Science offers hints for deer hunting success
The firearms deer seasons – at least in those states where whitetails roam, and that's most of them – are the busiest and most anticipated of the hunting year.
You know what that means.
If you're a sportsman or woman, one question is coming. It will be repeated over the next several weeks, at holiday parties, impromptu gatherings around the office water cooler, at the store, everywhere you go, by the well intentioned and the genuinely curious.
Did you get your deer?
Of course, you desperately want to be able to say yes. For your own sake, more than anything.
Well, fear not. While nothing guarantees success, there are some things you can do to increase the odds you'll fill a tag and have an answer – one you'll enjoy sharing – to give.
Here are a few things to keep in mind this deer season.
Get in early. Deer season, and opening day in particular, draw big crowds. Use all those other hunters to your advantage.
Get to your stand an hour or two before daylight, which is when most hunters enter the woods. That way, you effectively turn the competition into drivers. They'll spook deer in the minutes just after legal shooting time, and you'll be ready to take advantage.
Stay through lunch. Whitetails wise up pretty fast once hunting pressure builds. Research done by Penn State University reveals their home range shrinks from about 640 acres to 100 acres during hunting season.
But they still move.
Researchers tracked the movements of bucks collared with GPS transmitters. They found bucks to be most active between 12 and 1 p.m. – or when most hunters or out of or leaving the woods for lunch.
Stay on stand then and you may catch deer moving on their own, or benefit from other hunters bumping them as they satisfy their stomachs.
Hunt the quiet days. Deer move at some point every day. But they move more on some days than others.
Research by Auburn University found that weekend days – when most hunters are in the woods – are when deer move less. Quite simply, they hunker down to avoid detection.
They stay relatively still for a couple of days after hunters leave, too.
But, researchers found, deer spooked on a Saturday return to their normal routines starting Wednesday or Thursday.
So if you think you know where deer are, and aren't relying on other hunters to move them for you, Thursdays and Fridays are the days when deer are most likely to be moving on their own.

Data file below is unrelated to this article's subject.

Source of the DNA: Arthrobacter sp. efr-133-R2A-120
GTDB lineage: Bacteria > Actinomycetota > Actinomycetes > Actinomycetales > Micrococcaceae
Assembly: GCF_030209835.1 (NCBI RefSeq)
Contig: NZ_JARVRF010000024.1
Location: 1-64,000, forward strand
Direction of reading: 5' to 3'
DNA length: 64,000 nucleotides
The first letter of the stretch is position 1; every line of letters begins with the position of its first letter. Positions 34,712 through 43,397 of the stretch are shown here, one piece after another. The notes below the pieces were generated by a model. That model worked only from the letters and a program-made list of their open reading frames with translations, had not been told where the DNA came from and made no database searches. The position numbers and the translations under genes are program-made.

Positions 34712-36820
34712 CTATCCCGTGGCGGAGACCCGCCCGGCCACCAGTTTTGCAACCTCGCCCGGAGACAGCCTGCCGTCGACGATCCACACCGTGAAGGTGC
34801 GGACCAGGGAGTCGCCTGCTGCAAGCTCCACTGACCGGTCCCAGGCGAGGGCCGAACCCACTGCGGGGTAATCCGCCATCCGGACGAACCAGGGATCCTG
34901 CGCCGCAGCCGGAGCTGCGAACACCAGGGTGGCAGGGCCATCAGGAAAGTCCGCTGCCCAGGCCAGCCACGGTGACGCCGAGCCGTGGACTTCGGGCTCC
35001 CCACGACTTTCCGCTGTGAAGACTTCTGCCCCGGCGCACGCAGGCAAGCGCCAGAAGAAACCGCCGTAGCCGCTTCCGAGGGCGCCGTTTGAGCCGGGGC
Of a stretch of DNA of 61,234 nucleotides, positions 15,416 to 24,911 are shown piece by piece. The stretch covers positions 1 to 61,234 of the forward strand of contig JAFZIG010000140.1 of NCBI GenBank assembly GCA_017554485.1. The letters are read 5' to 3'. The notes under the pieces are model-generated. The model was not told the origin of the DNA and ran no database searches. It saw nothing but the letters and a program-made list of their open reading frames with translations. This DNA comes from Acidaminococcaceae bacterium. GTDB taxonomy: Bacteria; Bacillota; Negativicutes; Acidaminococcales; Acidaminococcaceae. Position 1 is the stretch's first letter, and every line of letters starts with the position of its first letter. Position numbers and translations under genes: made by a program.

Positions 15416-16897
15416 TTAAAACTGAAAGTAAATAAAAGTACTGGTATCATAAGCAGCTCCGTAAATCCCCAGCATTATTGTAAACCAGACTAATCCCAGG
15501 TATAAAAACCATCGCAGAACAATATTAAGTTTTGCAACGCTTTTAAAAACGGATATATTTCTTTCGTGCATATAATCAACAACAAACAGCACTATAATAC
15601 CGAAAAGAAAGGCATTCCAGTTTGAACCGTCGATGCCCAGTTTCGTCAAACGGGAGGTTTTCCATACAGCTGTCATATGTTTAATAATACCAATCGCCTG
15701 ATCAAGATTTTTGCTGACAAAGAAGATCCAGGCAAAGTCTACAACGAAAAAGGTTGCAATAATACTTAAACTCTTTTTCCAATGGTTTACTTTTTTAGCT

Get into the thick of it. Studies looking at deer movements, using GPS collars, show one thing consistently. Deer go where most hunters won't.
They find a hiding place that people avoid.
It might be a nasty thicket or a swamp or even a steep hillside. But it's a refuge.
Hunt those places, even if that means just getting on the edges and trying to ambush deer as they move in and out of their sanctuaries.
Go deep, but not too deep. To find the really big bucks you've got to trek far into the woods, beyond where other hunters are willing to go, right?
Sometimes, maybe. But not always.
That Penn State research on deer movements found that hunter harvest is highest in the zone between 500 and 1,000 yards from the nearest road.
There's a reason, scientists said. There are deer in those places, of course. But it's also where hunter pressure is highest. That mix of deer and deer hunters keeps whitetails on the move and therefore vulnerable.
So go deep, but not so far in that you leave everyone else totally behind.
Feel the burn. There was a time when any fire that broke out in the woods was a bad one. Policy all across the nation was to stamp fires out immediately.
Things have changed.
Now, state and federal wildlife agencies, as well as private landowners, use prescribed fire – intentionally set, but controllable – blazes to create habitat.
And boy do deer love burns. They often turn to them within hours or days of them being done for the bounty they provide. Some studies show burned over areas produce 400 percent more food after burning than they did previously.
It's unlikely anyone will be burning in deer season, but areas recently burned can still be productive. If deer seem to be using a burn, post around its edges.
Clear out. Another habitat feature whitetails flock to are timber cuts, commonly called clear cuts. They provide lots of browse and can, on a deer per square mile basis, hold more whitetails than many other areas.
Areas cut within the last five years after often best.
Now, they'll be thick and nasty, as a general rule. But deer use such places to hide and feed. And – to the benefit of hunters – landowners trying to grow the next generation of forest know it. They often make concessions for hunters, opening roads, allowing camping or otherwise promoting access.
Stay late. Remember we talked about getting into the woods before anyone else, so that they push deer to you?
Use those same hunters to your advantage on the other end of the day, too.
Stay on stand until the last minute of legal shooting time. Only then leave to walk out.
Deer are naturally active right before dark anyway. And hunters looking to get back to camp or their vehicle start walking out of the woods in that half hour before sunset bump them.
That can send deer past your stand. So wait things out as long as you can.
After all, the questions are coming. What's a few more minutes if it means being able to give the answer you want?